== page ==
2. What are we teaching our kids? It seems I keep asking this question of myself… but it feels important and I want to think it through. I just cannot look past the fact that this season offers us a time to really help our children understand what it means to be loved. This season can help them (and us) come to a deeper understanding of what true sacrifice looks like. This season can help us all to look outside ourselves and see the world the way God sees it… beautiful, broken, in need. As we enter the holiday season, I do not want to be distracted by what current culture tells me is important about Christmas. Yes, I want to have fun and find myself lost with my children in the wonder of it all. But, I also want to SEE. I want to see how deeply God loved and loves me. And you. And our kids and the whole of His creation. I want to reconnect to the miracle that happened which eventually allowed us to draw closer to God in brand new ways. In this season, when the gritty truth of the Nativity offers us an invitation to glimpse true love, I want to daily draw near and take in the scene. I want to take the hands of my babies and pull them near so they can see, as well. This picture sits at the center of everything we hold dear. The birth of Christ child was more than the delivery of God unto this earth. It was and is the delivery of Hope. And I need that hope. Don’t you?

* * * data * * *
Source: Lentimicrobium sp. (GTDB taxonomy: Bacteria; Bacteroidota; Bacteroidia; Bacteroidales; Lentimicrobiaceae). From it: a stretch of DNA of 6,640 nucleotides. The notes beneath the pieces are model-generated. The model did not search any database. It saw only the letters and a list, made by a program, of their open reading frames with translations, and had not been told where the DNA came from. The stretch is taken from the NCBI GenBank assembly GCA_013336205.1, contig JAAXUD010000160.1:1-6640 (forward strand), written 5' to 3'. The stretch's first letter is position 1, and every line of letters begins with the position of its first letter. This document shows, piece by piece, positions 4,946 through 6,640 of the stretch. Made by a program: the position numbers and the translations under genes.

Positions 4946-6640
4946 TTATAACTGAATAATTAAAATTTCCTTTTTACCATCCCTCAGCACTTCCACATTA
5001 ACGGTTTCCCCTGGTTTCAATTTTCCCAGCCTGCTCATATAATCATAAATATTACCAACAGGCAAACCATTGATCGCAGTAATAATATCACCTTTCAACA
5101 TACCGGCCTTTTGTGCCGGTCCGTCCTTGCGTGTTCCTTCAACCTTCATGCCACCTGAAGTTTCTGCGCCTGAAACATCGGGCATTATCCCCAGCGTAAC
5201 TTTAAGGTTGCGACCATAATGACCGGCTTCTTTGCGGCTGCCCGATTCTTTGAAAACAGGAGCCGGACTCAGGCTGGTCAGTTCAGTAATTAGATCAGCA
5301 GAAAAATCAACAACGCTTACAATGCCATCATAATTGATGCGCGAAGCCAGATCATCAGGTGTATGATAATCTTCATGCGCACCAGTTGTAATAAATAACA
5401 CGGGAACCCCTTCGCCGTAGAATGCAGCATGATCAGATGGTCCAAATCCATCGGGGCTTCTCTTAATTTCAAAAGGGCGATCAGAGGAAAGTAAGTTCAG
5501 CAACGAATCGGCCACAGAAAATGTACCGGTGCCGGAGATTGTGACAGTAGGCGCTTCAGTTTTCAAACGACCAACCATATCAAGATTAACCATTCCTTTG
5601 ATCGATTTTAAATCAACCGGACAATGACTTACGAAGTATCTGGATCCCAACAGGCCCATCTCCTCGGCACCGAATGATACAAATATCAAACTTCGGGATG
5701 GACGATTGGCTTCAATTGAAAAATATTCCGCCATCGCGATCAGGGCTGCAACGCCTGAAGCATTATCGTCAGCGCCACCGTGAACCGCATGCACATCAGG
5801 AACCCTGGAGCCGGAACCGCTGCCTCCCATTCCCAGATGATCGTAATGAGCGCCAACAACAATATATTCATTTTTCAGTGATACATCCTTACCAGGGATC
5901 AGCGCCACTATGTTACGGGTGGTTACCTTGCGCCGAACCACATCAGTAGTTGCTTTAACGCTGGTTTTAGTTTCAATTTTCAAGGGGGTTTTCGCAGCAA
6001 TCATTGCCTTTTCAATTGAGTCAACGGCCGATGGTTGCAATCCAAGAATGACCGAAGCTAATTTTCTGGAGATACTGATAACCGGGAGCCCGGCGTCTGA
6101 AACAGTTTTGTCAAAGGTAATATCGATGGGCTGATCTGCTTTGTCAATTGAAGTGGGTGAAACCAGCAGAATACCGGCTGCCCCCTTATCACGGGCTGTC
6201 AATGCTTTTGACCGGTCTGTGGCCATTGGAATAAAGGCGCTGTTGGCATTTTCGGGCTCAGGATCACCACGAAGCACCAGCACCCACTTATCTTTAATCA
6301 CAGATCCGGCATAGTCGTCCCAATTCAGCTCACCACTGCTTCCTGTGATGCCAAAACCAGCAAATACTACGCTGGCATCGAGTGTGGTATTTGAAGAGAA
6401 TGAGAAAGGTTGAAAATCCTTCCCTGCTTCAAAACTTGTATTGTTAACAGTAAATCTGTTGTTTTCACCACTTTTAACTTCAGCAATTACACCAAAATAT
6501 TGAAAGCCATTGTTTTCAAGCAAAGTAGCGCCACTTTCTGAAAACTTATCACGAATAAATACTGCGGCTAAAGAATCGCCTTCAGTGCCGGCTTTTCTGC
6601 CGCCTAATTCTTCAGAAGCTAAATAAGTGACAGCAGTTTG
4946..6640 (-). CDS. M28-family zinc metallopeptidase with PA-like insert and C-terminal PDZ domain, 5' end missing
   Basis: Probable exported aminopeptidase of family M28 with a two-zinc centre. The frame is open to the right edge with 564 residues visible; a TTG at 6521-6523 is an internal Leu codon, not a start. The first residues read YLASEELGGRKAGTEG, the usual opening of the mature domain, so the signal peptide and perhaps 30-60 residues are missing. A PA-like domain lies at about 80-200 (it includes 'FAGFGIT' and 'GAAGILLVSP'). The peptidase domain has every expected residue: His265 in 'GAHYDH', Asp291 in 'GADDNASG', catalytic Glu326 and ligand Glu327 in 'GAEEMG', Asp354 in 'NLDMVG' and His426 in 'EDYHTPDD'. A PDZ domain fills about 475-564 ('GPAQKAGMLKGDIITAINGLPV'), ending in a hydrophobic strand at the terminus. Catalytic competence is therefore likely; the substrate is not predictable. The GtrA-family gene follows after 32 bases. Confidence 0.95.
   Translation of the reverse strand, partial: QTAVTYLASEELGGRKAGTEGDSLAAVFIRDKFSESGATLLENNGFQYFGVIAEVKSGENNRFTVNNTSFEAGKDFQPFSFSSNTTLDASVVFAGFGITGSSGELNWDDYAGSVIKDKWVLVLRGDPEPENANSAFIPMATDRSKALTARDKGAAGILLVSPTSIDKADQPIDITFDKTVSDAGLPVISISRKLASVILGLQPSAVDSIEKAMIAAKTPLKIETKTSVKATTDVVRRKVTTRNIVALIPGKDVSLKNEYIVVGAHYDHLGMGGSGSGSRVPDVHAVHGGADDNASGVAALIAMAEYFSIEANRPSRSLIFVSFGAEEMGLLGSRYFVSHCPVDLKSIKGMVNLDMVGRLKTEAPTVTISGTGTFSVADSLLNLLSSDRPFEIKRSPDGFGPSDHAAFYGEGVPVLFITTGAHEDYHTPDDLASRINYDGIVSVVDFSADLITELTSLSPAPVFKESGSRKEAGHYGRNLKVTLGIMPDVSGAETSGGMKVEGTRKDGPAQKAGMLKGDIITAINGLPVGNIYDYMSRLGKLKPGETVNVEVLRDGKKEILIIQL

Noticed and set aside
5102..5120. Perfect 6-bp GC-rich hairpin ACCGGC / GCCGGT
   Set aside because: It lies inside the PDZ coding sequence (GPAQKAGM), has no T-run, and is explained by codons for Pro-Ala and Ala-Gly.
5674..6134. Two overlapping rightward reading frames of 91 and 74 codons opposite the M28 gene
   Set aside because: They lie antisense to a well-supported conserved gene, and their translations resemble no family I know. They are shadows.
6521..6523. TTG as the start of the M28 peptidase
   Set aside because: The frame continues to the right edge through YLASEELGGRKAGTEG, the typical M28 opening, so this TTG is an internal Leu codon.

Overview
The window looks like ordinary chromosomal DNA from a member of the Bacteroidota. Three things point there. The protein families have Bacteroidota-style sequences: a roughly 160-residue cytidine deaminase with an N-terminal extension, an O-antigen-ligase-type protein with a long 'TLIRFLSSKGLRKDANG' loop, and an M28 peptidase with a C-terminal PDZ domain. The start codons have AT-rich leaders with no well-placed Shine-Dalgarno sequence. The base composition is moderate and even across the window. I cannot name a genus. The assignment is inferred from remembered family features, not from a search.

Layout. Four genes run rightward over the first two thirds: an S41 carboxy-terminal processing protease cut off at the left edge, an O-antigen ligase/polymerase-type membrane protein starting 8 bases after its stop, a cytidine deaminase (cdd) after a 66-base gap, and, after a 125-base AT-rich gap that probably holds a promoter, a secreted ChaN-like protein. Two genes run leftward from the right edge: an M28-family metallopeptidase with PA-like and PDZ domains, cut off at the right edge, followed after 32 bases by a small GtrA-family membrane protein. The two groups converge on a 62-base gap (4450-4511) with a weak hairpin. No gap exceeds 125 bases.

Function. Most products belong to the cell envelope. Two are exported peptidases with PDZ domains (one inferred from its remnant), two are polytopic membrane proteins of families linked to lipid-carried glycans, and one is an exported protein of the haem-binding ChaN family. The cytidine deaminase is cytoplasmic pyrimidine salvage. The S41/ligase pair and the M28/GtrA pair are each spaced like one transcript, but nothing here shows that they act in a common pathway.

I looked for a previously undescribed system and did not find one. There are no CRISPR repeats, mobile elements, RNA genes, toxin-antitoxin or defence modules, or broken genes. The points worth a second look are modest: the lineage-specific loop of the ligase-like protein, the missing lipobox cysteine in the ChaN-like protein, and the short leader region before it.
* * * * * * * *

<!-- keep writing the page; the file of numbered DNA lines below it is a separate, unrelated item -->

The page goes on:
As we come into this holiday season, we have the opportunity to be mindful of the lessons we are offering our families. Those lessons will be found in the words we speak, those carefully chosen and those mistakenly set free. Those lessons will be found in what we choose to do and what we set aside. Those lessons will be found in the practice of giving, receiving, requesting. This season has everything to do with each of these. However, creating a traditional Christmas list may muddy the waters of understanding leaving us unable to comprehend what any of that means.